23% Of U.S. SVOD Subscribers Report Switching To AVOD Tiers In Q3

What proportions of existing U.S. Disney+ or Netflix subscription video-on-demand (SVOD) subscribers may opt to switch to their new ad-supported video-on-demand (AVOD) tiers for the price break? 

Based on a Q3 survey of 11,435 U.S. video streaming customers by Kantar Entertainment on Demand (part of its larger sample of 20,000-plus U.S. digital entertainment subscribers, surveyed quarterly), one in four might be in the ballpark. 

Among subscribers to other SVODs that already also offer AVOD tiers (Hulu, HBO Max and Peacock), an average of 22.8% reported switching from SVOD to ad-supported options in this year’s third quarter.   

Given that Peacock (14%) and HBO Max (10%) had Q3 churn rates above the 9% average for streamers as a whole, and Hulu was at 9%, but up from 7% in Q2, a shift from their SVODs to their lower-priced AVODs, as opposed to cancels, may actually represent a positive trend.   

And Netflix, which saw 38% of its cancellations attributed to cost, might benefit significantly from its upcoming AVOD option.  


Overall, SVOD penetration is declining, with the decline driven by SVOD-only streamers. In fact, Q3’s one percentage-point decline versus Q2, to 82%, was entirely driven by Netflix, Amazon Prime Video and Showtime.

Growth is coming from streamers who have some combination of SVOD and FAST/AVOD. AVOD’s Q3 share was 28%, and FAST’s was 24% — each up by one percentage point from Q2. 

The chart at the top of the page provides a summary of reported use of SVODs, AVODs and FASTs, and their overlap, in Q3. 

Here’s a quick translation:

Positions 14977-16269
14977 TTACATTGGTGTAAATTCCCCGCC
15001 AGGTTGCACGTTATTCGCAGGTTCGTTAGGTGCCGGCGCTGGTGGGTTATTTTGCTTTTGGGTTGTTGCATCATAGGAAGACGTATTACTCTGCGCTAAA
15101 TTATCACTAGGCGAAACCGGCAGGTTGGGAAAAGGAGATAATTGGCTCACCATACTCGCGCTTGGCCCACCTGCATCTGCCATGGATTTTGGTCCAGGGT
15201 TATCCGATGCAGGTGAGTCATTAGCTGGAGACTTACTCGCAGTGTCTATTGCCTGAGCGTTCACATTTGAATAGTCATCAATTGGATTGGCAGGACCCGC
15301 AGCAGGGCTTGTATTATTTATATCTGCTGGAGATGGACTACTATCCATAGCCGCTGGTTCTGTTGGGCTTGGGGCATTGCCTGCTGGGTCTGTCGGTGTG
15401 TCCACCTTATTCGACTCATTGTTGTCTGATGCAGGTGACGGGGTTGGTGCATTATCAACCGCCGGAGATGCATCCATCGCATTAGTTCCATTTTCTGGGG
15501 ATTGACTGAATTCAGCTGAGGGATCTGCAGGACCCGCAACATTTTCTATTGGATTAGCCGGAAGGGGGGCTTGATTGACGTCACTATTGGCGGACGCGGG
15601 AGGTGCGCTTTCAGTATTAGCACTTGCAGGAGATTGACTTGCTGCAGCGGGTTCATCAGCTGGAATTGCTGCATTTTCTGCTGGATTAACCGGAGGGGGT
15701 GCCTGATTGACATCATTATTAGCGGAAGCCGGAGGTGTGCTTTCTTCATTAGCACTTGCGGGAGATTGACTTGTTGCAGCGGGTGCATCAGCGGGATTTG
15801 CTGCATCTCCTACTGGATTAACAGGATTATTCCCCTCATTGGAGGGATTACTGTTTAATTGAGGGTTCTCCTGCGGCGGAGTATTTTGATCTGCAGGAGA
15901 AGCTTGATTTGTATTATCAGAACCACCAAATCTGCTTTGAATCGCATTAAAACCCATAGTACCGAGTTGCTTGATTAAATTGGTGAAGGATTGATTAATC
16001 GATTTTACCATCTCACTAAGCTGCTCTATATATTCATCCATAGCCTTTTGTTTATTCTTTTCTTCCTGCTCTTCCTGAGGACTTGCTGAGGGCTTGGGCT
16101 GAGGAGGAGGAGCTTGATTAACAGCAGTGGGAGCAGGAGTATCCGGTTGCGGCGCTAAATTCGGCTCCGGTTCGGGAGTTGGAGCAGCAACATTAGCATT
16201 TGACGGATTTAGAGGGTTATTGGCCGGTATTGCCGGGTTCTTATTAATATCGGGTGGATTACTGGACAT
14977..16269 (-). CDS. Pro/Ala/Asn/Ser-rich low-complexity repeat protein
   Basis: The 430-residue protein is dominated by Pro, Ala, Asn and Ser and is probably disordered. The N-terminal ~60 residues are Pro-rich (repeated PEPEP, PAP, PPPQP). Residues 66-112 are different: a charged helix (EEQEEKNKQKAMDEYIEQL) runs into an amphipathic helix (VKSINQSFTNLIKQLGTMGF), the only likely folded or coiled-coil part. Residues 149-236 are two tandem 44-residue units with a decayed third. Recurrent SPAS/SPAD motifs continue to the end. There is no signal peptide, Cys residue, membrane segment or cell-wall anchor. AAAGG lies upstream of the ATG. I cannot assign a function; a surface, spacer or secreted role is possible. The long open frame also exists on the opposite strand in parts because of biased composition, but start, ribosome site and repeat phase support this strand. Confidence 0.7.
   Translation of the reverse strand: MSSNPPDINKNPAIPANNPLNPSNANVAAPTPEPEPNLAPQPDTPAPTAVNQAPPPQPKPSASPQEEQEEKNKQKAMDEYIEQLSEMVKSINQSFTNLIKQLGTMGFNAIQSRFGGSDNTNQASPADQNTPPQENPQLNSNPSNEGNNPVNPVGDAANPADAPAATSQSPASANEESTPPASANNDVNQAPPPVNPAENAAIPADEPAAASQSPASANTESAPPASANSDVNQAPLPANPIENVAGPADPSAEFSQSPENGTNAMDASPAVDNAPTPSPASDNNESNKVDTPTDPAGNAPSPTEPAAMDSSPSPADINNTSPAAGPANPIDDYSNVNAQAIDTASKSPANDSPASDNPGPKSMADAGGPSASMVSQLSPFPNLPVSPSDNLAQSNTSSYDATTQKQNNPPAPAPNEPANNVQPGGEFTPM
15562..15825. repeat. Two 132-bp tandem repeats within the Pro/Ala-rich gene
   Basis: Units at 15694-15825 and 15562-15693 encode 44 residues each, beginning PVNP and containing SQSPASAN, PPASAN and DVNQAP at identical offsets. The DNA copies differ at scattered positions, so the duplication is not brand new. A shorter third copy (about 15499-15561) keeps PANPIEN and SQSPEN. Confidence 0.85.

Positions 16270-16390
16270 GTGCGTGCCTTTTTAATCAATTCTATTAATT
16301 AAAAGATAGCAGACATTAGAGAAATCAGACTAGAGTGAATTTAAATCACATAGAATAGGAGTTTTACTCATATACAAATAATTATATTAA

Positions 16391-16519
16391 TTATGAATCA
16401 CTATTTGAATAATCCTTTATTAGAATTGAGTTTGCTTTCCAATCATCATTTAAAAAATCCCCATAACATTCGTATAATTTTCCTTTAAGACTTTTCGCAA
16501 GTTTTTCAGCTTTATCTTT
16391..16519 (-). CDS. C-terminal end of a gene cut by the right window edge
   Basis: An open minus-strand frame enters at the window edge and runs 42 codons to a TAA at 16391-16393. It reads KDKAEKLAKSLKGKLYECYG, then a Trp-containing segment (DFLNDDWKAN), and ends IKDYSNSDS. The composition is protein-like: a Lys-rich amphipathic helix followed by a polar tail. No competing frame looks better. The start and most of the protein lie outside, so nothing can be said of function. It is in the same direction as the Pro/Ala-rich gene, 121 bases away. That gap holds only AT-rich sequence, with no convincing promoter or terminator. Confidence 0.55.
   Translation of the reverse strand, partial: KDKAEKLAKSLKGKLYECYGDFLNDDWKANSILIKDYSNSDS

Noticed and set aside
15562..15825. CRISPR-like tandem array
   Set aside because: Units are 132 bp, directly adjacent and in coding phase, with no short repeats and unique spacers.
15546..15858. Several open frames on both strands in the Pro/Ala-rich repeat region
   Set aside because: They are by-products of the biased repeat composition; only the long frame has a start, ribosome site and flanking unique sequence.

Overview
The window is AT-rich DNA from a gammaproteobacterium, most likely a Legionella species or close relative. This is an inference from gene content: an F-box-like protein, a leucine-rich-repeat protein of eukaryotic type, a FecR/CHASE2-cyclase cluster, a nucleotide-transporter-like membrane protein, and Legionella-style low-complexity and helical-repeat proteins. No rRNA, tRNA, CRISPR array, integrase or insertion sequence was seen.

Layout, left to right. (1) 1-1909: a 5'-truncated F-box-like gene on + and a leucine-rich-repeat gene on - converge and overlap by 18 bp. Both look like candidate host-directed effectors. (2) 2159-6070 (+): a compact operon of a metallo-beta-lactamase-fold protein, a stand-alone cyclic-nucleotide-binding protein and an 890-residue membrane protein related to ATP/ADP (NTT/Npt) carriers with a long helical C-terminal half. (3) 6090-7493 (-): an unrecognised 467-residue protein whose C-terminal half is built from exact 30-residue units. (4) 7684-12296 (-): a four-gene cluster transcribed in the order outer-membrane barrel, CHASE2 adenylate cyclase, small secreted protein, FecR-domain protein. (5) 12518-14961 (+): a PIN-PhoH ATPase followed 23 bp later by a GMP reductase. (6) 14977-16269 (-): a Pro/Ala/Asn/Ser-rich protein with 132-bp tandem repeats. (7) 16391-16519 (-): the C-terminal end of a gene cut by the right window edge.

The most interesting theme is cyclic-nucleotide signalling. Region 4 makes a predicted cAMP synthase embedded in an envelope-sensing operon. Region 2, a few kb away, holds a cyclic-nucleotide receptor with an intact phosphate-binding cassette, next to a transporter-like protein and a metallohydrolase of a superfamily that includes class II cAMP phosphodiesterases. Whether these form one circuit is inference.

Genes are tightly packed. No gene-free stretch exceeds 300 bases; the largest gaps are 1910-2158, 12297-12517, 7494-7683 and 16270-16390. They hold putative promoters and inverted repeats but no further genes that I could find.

82.2% of U.S. households have an SVOD.

46.3%have only SVOD (at least one).

15% have an SVOD plus at least one AVOD.

10.8% have an SVOD plus at least one FAST.

10.2% have some combination of SVOD, AVOD and FAST. 

Subscription stacking overall grew in the quarter (with households accessing 5.2 video streaming services on average, up from 5 in Q2), including the proportion of new subscribers stacking. 

In Q2, with the growth of AVOD far outpacing SVOD, it was clear consumers were willing to reduce the cost of their subscription repertoire by watching ads. But in Q3, SVOD (excluding Netflix, Amazon Prime Video and Showtime) and AVOD grew at similar rates, as stacking also grew. 

Conclusion: Stacking and spending patterns indicate that consumers are sorting out which platforms they believe rate paying the top SVOD rate, and which they’re willing to view with ads in order to get a better price. 

For example, for Hulu and Paramount+, SVOD drove growth in the quarter. Hulu SVOD subs rose 8%, while its AVOD tier declined 3%, Paramount+ saw 44% SVOD growth and 26% AVOD growth. But at Peacock, AVOD drove growth.


Although AVOD and FAST subscribers tend to be lower-income, AVOD subscribers tend to be younger, with young families.

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